It is the type of cookie that makes it difficult to stop at just one. Fragrant, crisp, ideal for 'coffee dipping', and not too sweet, they have been a favorite in Europe for centuries, and what is often called the Delta Airlines Biscoff 'airline cookie' in the US originated as a cookies especially made for the St. Nicholas holiday in Europe's Low Countries, now the Netherlands and Flanders, the Dutch speaking region of Belgium.
In the Netherlands they are known as Speculaas, Spekulatius in Westphalia and the Rhineland, the regions of Germany near to the Dutch border where they have been popular for generations, and are more highly spiced cookies than Speculoos the variety made in neighboring Belgium at Biscoff's parent company, Lotus of Belgium.
This version of the biscuit is thought to have a refined taste compared to the Dutch and German ones, which outside their home countries are often known as 'Dutch Windmill Cookies', but in fact it is just 'different'. However it is the Belgian Speculoos that are found throughout Europe and, despite having their own regional variety, is the one offered everywhere in Germany.
A thin caramelized cookie with a signature flavor that is now enjoyed all year around, they become even more popular in one form or another during the lead up to the St. Nicholas holiday, 5th and 6th December, and throughout Germany's Christmas celebrations, when the image of the saint, or some other figure from the St. Nicholas legend which is often stamped onto the front of the cookies before they are baked, fits perfectly to the occasion.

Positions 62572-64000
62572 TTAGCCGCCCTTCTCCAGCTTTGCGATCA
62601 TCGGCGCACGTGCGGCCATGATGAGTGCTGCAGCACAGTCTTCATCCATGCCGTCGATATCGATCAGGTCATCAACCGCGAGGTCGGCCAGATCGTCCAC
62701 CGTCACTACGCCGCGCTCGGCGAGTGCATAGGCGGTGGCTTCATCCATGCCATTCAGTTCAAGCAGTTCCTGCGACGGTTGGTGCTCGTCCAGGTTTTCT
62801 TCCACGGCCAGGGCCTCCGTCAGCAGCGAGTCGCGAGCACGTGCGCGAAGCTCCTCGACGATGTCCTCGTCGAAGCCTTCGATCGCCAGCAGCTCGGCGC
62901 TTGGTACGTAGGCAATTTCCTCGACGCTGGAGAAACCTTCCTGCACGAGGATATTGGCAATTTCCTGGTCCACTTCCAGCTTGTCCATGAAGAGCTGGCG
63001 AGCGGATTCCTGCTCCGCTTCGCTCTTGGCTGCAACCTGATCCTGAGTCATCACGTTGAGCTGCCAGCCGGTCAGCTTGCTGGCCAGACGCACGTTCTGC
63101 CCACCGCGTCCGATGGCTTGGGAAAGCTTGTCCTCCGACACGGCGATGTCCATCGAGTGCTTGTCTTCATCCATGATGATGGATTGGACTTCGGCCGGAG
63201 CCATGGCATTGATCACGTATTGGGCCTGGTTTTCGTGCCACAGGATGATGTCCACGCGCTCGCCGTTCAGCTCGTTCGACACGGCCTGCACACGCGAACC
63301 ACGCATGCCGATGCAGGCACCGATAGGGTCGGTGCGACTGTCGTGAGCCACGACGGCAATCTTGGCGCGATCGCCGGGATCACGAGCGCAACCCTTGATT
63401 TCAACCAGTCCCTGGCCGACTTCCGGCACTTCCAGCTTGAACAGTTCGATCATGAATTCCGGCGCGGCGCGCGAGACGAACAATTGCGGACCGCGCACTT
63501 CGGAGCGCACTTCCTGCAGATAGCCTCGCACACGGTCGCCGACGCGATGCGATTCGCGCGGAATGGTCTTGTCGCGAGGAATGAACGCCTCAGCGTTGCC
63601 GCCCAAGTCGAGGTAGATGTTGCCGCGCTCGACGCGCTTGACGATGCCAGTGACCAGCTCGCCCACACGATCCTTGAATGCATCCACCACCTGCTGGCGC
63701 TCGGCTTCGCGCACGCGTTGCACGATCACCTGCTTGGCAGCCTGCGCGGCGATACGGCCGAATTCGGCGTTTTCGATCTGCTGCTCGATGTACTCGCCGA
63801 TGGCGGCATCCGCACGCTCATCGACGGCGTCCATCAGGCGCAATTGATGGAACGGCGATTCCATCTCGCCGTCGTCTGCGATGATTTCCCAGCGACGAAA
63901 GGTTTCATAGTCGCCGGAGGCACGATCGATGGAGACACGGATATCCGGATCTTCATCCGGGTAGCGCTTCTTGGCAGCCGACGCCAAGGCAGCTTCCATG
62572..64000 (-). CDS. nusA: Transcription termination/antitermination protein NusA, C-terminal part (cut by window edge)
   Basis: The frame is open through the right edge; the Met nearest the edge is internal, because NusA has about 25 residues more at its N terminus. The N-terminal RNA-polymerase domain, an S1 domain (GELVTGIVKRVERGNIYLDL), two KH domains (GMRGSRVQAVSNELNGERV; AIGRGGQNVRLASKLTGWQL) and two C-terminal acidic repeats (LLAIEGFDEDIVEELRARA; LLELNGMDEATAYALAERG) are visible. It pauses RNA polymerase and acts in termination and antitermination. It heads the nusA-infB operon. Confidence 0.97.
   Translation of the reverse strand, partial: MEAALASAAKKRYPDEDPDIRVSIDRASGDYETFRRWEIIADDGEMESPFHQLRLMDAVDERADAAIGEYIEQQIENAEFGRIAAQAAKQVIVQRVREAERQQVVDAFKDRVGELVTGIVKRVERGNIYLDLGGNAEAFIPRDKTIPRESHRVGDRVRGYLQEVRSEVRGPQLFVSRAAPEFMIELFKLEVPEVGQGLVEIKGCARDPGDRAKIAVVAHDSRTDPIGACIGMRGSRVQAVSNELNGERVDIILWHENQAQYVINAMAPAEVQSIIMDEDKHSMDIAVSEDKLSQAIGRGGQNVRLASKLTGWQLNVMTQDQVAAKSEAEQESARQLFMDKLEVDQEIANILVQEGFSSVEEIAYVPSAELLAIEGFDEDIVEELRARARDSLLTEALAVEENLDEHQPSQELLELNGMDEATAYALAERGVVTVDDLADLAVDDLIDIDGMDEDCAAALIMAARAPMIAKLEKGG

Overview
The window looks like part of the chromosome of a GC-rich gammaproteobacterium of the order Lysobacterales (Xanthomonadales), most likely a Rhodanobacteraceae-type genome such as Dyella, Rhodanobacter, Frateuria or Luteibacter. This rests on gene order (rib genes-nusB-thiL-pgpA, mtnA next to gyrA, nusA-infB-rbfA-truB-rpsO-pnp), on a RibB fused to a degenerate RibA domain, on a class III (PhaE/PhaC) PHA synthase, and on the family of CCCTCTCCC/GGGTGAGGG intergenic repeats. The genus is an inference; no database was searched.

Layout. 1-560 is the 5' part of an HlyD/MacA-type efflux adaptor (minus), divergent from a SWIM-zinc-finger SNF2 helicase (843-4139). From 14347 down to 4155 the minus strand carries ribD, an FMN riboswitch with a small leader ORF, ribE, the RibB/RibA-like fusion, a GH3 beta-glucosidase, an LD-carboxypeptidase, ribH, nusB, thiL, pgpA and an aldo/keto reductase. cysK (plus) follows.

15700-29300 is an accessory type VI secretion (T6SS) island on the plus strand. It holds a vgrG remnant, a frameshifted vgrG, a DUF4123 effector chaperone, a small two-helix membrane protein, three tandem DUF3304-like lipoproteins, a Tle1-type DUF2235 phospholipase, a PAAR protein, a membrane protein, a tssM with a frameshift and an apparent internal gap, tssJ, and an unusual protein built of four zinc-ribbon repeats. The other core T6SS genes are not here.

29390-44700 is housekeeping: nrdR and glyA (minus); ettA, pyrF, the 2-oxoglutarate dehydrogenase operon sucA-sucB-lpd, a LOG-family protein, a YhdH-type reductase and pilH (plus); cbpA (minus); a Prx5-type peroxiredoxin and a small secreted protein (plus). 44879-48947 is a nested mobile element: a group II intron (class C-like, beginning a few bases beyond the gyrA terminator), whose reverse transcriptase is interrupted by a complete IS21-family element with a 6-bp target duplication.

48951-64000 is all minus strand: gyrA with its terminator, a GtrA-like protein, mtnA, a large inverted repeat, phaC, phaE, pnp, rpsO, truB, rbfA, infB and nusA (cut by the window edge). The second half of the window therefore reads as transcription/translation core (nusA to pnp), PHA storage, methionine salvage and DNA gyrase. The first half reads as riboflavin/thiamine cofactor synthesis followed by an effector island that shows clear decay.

The tradition of using images come from an ancient custom followed by Europe’s Germanic tribes, who, at the summer and winter solstices for instance, used to make human or animal sacrifices to Wotan their God, but these were eventually replaced by specially baked bread and cakes made as a likeness or bearing an image.
However the origin of the word 'speculoos', 'speculaas' or Spekulatius is a mystery. One theory is that it comes from the Latin 'Speculum' meaning mirror, so 'a mirror image', the stamp used to decorate the cookie, another that it is a cake with spices so the root could be the Latin 'Species', spices, or it could be 'Speculator', the Latin for 'bishop', the St. Nicholas figure, but no one really knows.
Here is the recipe for a cookie that tastes very similar to a Biscoff cookie, with the extra ingredients that make it into a Speculaas or Spekulatius:
RECIPE FOR SPECULOOS.....the original 'Airline Cookie'
1 cup butter, softened
1 cup granulated sugar
1.1/4 cups dark brown sugar – this is what gives the golden brown color (Muscovado if possible)
2 teaspoons vanilla extract
2 large eggs
3 1/4 cups all purpose flour
1/4 cup finely ground almonds
1/2 teaspoon very finely grated lemon zest
2 teaspoons baking soda
1 1/2 teaspoons ground cinnamon
1 teaspoon salt
1/2 teaspoon ground ginger
1/4 teaspoon ground nutmeg
1/4 teaspoon ground cloves
(one part toasted soy flour to three parts wheat flour gives even more of a caramel flavor)
(the ground almonds can be left out, and the same quantity of flour added)
(add 1/16 teaspoon ground cardamom for Dutch and German version)
(add 1/16 teaspoon ground white pepper for Dutch and German version)
(For the Dutch and German version it is possible to use a Speculaas Spice Mix, or a pumpkin spice mix, and in Germany ground almonds are often replaced by ground hazelnuts)
Optional for decoration:
125 g (4.4 oz) slivered almonds